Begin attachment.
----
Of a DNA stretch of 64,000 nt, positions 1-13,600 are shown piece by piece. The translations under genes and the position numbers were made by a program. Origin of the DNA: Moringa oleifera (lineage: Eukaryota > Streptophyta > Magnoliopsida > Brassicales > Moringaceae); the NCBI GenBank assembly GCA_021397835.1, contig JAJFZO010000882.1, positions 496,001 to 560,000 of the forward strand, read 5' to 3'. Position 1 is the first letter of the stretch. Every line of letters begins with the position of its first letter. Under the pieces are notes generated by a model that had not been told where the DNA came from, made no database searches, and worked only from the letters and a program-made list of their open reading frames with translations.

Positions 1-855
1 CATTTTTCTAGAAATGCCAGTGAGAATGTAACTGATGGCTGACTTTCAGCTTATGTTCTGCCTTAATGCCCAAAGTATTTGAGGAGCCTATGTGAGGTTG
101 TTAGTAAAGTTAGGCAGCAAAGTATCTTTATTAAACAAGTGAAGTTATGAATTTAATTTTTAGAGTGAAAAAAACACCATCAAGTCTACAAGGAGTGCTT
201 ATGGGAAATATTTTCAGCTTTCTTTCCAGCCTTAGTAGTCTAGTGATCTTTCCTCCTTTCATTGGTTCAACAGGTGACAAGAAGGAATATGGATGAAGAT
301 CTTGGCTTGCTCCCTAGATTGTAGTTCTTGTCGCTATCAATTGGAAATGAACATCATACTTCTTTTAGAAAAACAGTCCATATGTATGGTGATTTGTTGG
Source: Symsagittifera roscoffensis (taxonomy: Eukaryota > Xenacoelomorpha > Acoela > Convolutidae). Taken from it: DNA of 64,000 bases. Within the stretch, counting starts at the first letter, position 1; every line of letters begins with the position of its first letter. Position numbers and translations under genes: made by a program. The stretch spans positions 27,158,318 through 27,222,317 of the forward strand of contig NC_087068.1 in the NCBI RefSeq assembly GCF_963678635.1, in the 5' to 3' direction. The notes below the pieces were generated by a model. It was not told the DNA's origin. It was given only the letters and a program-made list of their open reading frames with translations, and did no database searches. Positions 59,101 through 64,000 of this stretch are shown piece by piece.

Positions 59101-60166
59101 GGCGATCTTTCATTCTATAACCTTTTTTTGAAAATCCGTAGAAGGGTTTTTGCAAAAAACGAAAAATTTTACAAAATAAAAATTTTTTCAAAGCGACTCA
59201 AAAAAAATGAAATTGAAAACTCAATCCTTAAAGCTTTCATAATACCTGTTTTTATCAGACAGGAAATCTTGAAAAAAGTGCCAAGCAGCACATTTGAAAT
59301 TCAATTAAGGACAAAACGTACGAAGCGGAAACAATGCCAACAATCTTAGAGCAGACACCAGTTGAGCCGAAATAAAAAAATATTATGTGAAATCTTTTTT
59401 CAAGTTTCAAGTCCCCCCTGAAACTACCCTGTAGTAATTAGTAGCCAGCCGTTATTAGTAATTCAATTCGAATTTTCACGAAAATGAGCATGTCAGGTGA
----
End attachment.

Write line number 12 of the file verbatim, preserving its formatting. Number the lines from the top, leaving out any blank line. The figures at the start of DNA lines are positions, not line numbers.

59401 CAAGTTTCAAGTCCCCCCTGAAACTACCCTGTAGTAATTAGTAGCCAGCCGTTATTAGTAATTCAATTCGAATTTTCACGAAAATGAGCATGTCAGGTGA